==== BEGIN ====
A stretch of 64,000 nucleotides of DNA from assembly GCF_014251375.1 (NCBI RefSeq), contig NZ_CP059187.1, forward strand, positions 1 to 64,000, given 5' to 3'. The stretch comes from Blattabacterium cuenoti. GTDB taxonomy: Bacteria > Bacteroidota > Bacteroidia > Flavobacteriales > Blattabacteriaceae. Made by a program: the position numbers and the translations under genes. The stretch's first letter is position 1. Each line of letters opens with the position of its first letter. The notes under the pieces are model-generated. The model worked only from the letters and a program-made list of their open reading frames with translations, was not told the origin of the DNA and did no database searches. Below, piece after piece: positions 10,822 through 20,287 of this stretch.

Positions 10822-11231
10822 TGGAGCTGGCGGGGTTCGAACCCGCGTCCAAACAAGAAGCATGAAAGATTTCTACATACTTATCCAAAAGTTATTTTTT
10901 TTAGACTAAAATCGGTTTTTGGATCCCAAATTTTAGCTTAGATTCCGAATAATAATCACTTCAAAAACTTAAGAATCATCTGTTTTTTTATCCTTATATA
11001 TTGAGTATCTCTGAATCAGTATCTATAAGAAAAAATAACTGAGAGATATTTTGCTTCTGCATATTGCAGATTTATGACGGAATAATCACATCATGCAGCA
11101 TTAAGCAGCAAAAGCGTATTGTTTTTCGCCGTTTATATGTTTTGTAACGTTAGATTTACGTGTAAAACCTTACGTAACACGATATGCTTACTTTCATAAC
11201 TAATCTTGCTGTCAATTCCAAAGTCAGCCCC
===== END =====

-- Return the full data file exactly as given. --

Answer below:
A stretch of 64,000 nucleotides of DNA from assembly GCF_014251375.1 (NCBI RefSeq), contig NZ_CP059187.1, forward strand, positions 1 to 64,000, given 5' to 3'. The stretch comes from Blattabacterium cuenoti. GTDB taxonomy: Bacteria > Bacteroidota > Bacteroidia > Flavobacteriales > Blattabacteriaceae. Made by a program: the position numbers and the translations under genes. The stretch's first letter is position 1. Each line of letters opens with the position of its first letter. The notes under the pieces are model-generated. The model worked only from the letters and a program-made list of their open reading frames with translations, was not told the origin of the DNA and did no database searches. Below, piece after piece: positions 10,822 through 20,287 of this stretch.

Positions 10822-11231
10822 TGGAGCTGGCGGGGTTCGAACCCGCGTCCAAACAAGAAGCATGAAAGATTTCTACATACTTATCCAAAAGTTATTTTTT
10901 TTAGACTAAAATCGGTTTTTGGATCCCAAATTTTAGCTTAGATTCCGAATAATAATCACTTCAAAAACTTAAGAATCATCTGTTTTTTTATCCTTATATA
11001 TTGAGTATCTCTGAATCAGTATCTATAAGAAAAAATAACTGAGAGATATTTTGCTTCTGCATATTGCAGATTTATGACGGAATAATCACATCATGCAGCA
11101 TTAAGCAGCAAAAGCGTATTGTTTTTCGCCGTTTATATGTTTTGTAACGTTAGATTTACGTGTAAAACCTTACGTAACACGATATGCTTACTTTCATAAC
11201 TAATCTTGCTGTCAATTCCAAAGTCAGCCCC